Turning off your work phone, emails could help reduce after-hours work stress
New United States research has found that messages and emails about work after you’ve clocked off for the day can increase levels of negative thinking and stress.
Carried out by researchers at the University of Illinois at Urbana-Champaign, the new study recruited 546 full-time public elementary school teachers to measure how work could intrude in their after-work hours via technologies such as smartphones and emails.
The researchers surveyed the participants about whether they were contacted about work-related issues in non-work hours, and whether they were expected to respond to these work-related messages and emails straight away. They were also asked to complete a weekly diary for five consecutive weeks.
The findings, published in the Journal of Organizational Behavior, showed that the participants who set boundaries between their work and personal lives, such as turning off work email alerts on their smartphones, perceived their work to intrude less on their non-work time.
The participants who had this greater “boundary control” were also less likely to negatively ruminate — which is repeated negative thinking which has been linked to health problems such as depression — whereas those who experienced a high work intrusion showed significantly more weekly strain including negative rumination, negative emotions and insomnia.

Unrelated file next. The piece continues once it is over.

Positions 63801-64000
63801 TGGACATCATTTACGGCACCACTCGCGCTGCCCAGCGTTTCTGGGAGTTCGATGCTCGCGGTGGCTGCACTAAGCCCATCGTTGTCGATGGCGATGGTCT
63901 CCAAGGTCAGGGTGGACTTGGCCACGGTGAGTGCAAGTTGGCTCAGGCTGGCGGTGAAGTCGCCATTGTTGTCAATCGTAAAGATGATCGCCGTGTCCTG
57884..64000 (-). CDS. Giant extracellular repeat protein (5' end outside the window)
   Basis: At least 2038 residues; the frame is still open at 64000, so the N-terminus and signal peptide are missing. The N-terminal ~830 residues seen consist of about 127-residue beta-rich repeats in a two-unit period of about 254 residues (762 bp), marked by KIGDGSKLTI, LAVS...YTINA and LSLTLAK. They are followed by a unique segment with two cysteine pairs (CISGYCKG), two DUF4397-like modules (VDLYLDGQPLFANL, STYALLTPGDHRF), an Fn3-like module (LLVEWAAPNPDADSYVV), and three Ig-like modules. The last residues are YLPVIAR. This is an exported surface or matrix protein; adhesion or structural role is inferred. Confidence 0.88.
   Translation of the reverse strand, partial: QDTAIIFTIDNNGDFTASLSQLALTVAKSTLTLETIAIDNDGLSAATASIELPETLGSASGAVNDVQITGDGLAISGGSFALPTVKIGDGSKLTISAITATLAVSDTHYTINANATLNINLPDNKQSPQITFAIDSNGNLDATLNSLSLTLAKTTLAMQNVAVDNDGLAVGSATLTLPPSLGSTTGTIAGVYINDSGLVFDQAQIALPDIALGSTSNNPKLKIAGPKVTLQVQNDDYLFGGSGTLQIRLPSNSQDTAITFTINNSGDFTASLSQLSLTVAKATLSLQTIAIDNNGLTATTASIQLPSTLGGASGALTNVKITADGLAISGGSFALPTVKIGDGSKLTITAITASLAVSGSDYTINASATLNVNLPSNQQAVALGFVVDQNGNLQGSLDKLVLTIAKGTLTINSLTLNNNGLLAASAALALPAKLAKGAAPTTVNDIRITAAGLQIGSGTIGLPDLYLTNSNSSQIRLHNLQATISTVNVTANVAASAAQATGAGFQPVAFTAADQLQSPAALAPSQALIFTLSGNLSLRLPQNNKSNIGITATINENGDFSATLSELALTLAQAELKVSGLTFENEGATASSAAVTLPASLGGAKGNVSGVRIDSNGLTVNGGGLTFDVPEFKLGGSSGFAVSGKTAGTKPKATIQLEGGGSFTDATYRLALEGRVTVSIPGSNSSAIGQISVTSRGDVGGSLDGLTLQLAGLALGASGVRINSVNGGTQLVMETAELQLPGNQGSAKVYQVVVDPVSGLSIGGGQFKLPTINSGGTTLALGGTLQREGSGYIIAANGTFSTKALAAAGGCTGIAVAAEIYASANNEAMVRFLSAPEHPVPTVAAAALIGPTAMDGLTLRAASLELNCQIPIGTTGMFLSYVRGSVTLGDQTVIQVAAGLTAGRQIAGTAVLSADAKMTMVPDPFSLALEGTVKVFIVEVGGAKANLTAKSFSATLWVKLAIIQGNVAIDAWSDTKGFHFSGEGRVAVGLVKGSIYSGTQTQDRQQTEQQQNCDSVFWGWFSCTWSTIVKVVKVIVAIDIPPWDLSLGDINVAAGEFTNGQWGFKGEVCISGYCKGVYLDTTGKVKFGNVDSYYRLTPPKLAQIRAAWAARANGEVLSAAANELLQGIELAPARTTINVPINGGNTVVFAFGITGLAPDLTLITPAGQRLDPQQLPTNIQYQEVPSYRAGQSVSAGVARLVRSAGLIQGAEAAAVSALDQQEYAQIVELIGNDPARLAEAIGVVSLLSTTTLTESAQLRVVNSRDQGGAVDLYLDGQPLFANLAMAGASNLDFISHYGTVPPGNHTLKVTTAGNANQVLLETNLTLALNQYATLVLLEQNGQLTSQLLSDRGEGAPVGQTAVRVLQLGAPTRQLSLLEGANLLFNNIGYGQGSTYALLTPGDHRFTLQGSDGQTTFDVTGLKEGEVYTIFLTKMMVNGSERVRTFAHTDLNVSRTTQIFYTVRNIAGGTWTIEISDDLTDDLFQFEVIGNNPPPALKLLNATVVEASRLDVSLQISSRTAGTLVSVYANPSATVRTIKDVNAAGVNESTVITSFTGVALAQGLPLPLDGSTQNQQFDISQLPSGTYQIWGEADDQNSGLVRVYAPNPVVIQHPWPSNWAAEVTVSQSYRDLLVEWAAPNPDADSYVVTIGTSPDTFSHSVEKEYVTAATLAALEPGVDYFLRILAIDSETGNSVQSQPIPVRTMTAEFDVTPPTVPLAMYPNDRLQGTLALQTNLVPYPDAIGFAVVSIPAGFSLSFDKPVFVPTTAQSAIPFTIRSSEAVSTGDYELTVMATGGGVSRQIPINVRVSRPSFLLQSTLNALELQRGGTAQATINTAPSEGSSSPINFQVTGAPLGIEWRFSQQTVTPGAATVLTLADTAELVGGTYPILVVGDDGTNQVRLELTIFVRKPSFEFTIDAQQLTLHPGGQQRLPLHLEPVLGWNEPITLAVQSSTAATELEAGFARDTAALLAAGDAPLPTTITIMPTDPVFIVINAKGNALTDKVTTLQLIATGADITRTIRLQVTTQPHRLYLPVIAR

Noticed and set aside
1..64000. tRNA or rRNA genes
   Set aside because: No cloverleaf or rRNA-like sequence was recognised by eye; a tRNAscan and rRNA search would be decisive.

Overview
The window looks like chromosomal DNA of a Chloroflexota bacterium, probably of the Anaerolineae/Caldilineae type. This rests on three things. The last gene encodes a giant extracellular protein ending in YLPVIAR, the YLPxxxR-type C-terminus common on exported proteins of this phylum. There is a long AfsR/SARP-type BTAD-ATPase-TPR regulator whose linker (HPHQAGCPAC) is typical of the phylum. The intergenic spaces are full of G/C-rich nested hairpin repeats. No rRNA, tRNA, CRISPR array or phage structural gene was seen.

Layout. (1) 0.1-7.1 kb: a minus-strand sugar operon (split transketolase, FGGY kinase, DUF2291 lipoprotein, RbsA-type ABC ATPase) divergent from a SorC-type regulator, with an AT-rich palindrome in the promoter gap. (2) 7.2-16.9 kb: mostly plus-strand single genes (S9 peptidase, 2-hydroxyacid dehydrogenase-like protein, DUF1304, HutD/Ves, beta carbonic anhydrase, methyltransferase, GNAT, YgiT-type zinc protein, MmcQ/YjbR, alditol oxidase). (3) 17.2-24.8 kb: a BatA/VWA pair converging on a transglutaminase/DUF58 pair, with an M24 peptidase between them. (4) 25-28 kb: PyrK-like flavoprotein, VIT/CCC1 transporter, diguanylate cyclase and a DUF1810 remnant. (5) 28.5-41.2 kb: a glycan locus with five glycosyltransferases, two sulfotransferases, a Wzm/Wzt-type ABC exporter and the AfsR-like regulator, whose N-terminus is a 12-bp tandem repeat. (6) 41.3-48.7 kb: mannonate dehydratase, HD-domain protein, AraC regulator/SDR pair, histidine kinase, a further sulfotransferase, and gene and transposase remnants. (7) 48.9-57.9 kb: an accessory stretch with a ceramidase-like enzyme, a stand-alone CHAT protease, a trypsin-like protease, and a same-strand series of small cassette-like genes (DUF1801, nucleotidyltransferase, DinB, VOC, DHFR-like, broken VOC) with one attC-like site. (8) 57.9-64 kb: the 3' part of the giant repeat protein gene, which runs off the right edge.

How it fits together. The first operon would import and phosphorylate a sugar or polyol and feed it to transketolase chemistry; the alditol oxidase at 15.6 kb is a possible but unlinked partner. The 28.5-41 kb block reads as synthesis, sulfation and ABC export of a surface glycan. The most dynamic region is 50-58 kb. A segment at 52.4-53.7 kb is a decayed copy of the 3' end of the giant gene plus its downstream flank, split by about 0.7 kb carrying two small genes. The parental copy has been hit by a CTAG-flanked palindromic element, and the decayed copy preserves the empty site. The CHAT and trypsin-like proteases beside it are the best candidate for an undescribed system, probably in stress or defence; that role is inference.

“Most people simply can’t work without a smartphone, tablet or laptop computer,” said researcher YoungAh Park. “These technologies are so ubiquitous and convenient that it can lead some people to think that employees have to be always on or always available. Clearly, this kind of after-hours intrusion into the home or personal life domain is unhealthy, and our research shows that an always-on mentality has a big downside in the form of increased job stress.”
Having a boss who supports a work-life balance was also found to help reduce work stress and strain.
“Our study suggests that school principals can play a positive role in that their support for work-life balance was associated with the teachers’ greater sense of boundary control. When you have supportive leaders who model behaviors for work-life balance and work effectively with employees to creatively solve work-life conflicts, that translates into less stress for teachers through boundary control,” said Park.
Although the study only looked at school teachers, the researchers say that the findings probably apply to most workers, especially now that more of us are working from home due to the COVID-19 pandemic.
“Teachers have set schedules in a physical building, along with discrete blocks of free time over the weekends. But even with this working population, we found that after-hours work intrusion via technology can be really stressful for them. So although this finding is particular to teachers, a class of employees who we tend to assume have clear work-life boundaries, it’s now an issue for everyone who is electronically tethered to their work after regular hours,” said Park. CL
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